What do you get when take a croissant but as you roll and fold the dough you liberally sprinkle in a layer of sugar? This magical sounding pastry is the kouign amann, which is Breton for butter cake. Butter cake, does anything sound better than that?The folk in the north of France, in the Brittany region, are known for their love of, and the production of, wonderful butter and salt and they put it to very good use in their pastries and confections. If you've had anything salted caramel flavoured then you have Brittany to thank. I happen to think it is the kouign amann though that shows off the flavours of Brittany best, a sweet caramel laced pastry laminated with butter, simple but absolutely delicious. I would say they were elegant but really this is a rustic pastry, that has over the last few years slowly become a trend with the pastry becoming the trademark offering at more than a handful of bakeries (if you ever go to San Francisco both Jane The Bakery and B.Patisserie make world class versions), and these bakeries dont just make the classic version, they have peppered them with flavours as simple as chocolate or apple and flavours as unusual as black sesame. The version below is from my book Patisserie Made Simple and uses a version of my simplified croissant dough, although these are quicker to make than the croissants themselves, if you want to dig further into French baking then make sure you check out my book.

Kouign Amann

60ml whole milk
125g plain flour
125g strong white bread flour
7g active dry yeast (1 envelope)
150g caster sugar
1/2 tsp salt
225g unsalted butter, chilled

Put the milk plus 60ml lukewarm water in a medium bowl and mix to combine, then let sit. Put the flours, yeast, 2 tablespoons of the sugar, and the salt into a large bowl and mix to combine. Dice 125g of the butter into cubes. Add to the bowl and using a pastry blender cut in the butter briefly to form large chunks.This is the most important stage: if the butter is mixed too much into the flour, the dough won’t expand and puff up as it bakes, so it is better to err on the side of caution. If you can’t see chunks of butter, you have blended in the butter too much.

Transfer the butter and flour mixture into the liquid, and using a spatula, fold the dry ingredients into the liquid, trying to combine everything without making the butter pieces any smaller. Once you have formed a rough dough, transfer to the countertop and very lightly work it into a ball of dough. Form the dough into a flat rectangle, wrap in plastic wrap and put it in the refrigerator for 45-60 minues or until cool and a little firm.

Meanwhile, put the remaining chunk of butter in the freezer to chill it thoroughly (it needs to be hard). Lightly flour a countertop and roll the dough out with the short edge facing you into a long rectangle, about 20x50cm (although the exact measurements are not crucial). Brush off any excess flour. Take the butter out of the freezer and coarsely grate it over the bottom two-thirds of the dough. Fold the top third of the dough over the middle third, then fold the bottom third over the other two-thirds, as if folding a business letter. This is known as the first turn. Wrap the dough in plastic wrap and chill in the refrigerator for 20 minutes. Remove the dough from the refrigerator and turn the dough 90 degrees so that the open ends are facing you, with the seams on the right.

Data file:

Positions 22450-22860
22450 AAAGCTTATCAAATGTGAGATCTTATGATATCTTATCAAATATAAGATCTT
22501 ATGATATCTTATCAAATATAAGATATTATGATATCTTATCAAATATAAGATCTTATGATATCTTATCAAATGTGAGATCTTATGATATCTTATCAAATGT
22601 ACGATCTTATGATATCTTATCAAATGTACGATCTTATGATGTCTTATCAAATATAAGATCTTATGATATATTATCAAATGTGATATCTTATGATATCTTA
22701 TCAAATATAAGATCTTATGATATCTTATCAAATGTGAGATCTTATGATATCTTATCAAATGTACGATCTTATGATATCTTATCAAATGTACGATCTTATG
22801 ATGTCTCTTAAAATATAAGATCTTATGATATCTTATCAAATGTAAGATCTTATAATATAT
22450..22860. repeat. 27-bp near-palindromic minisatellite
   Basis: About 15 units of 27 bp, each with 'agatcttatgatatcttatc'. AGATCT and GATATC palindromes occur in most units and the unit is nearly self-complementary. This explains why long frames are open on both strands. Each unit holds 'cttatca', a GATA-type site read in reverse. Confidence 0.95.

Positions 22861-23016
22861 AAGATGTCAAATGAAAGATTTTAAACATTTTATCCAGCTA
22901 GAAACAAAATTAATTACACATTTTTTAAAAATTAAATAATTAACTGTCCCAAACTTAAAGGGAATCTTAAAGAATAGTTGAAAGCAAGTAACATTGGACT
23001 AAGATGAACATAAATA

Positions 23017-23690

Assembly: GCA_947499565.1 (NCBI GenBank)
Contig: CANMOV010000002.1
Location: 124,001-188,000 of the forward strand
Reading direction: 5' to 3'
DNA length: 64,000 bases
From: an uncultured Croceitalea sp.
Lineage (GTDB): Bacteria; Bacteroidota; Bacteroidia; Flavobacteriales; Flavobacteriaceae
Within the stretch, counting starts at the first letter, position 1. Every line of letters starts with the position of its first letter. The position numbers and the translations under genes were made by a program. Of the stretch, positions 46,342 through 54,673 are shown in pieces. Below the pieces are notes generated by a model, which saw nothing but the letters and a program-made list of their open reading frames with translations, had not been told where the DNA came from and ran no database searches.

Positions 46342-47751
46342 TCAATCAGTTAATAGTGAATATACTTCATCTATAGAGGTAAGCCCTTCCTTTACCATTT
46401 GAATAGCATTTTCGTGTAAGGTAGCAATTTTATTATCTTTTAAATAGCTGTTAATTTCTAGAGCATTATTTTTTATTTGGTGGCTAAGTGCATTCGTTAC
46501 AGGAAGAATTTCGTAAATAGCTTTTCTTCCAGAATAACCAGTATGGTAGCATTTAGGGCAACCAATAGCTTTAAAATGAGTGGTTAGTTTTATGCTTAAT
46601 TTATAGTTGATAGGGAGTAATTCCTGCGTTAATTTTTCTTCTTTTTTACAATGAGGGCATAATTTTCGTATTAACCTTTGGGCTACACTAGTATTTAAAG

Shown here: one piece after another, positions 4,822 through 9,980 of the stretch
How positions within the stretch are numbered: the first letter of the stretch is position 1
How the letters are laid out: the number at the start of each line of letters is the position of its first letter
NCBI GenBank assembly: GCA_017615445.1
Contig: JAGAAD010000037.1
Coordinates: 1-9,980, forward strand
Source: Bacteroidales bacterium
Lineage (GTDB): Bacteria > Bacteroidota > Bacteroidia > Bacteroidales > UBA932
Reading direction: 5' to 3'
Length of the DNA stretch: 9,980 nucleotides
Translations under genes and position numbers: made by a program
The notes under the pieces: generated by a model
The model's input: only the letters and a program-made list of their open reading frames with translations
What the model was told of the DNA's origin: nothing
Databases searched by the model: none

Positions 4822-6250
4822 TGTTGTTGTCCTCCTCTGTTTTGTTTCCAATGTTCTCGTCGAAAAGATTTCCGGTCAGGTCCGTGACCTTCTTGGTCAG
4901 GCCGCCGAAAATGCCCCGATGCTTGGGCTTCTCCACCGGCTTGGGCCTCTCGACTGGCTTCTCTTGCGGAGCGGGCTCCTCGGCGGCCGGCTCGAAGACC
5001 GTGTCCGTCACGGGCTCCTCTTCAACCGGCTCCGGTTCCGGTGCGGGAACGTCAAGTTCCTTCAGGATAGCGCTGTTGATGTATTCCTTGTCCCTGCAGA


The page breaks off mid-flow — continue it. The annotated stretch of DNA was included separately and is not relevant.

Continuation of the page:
Repeat the rolling process, and before folding, sprinkle the dough with half the remaining sugar. Fold the dough into thirds as before and repeat this a second time. Wrap the finished dough in plastic wrap and chill for 30 minutes before using. Any longer and the sugar will start to liquefy and the dough will become difficult to work with.

Line a large baking sheet with parchment paper. Remove the dough from the refrigerator and cover the countertop with a small amount of caster sugar. Roll the dough out as before. Using a sharp knife, trim the edges of the dough, then cut the pastry into two strips, and divide each strip into five equal squares. Fold the corners of each square into the centre and press gently to secure in place. Put each pastry on the prepared baking sheets, preferably inside lightly buttered tart rings (these help to give the pastries a better shape; if you don’t have them, you can bake the pastries inside buttered muffin tins although I find them to a little on the denser side this way). Leave the pastries to rest for 30 minutes.

Preheat the oven to 190C / 375F.

Bake for 20 to 25 minutes until golden brown and the sugar has caramelised. Remove from the oven and remove the tart rings, if using, then leave the pastries to cool on the baking sheet. I prefer to serve these at room temperature when the sugar on the outside has set, giving you a wonderful texture. They are best served on the day they are made.

From my book Patisserie Made Simple - buy here!

Recipes — The Boy Who Bakes (4)

Recipes — The Boy Who Bakes (5)

Edd Kimber April 19, 2018

I have been making version of these savoury scones for years, switching up the flavours on a whim or according to whatever ingredient is in season. My favourite incarnation of these scones though has to be ones that in some manner include wild garlic. This magical ingredient, which grows wild all across the UK which means if you want to go foraging then this recipe is for you (just be careful wild garlic looks annoyingly similar to lily of the valley which is poisonous so if your confident with distinguishing between the two it is best to find a different source). Generally I find the best place to go looking for the garlic is in damp woodland, where it often grows in abundance. The only other tip I will give you, because im no foraging expert, is that avoid the garlic that is close to the paths and walkways. As these areas are popular with dog walkers the garlic on the sides of the paths has a big risk of being contaminated and not something you want to eat. But enough with that lets talk flavour, in these scones I have paired them with cheese as is common for a savoury scone plus a little background fennel seed with a final flourish topping the scones with a liberal dusting of zataar, a lebanese herb blend that I have a particular fondness for especially alongside egg and cheese.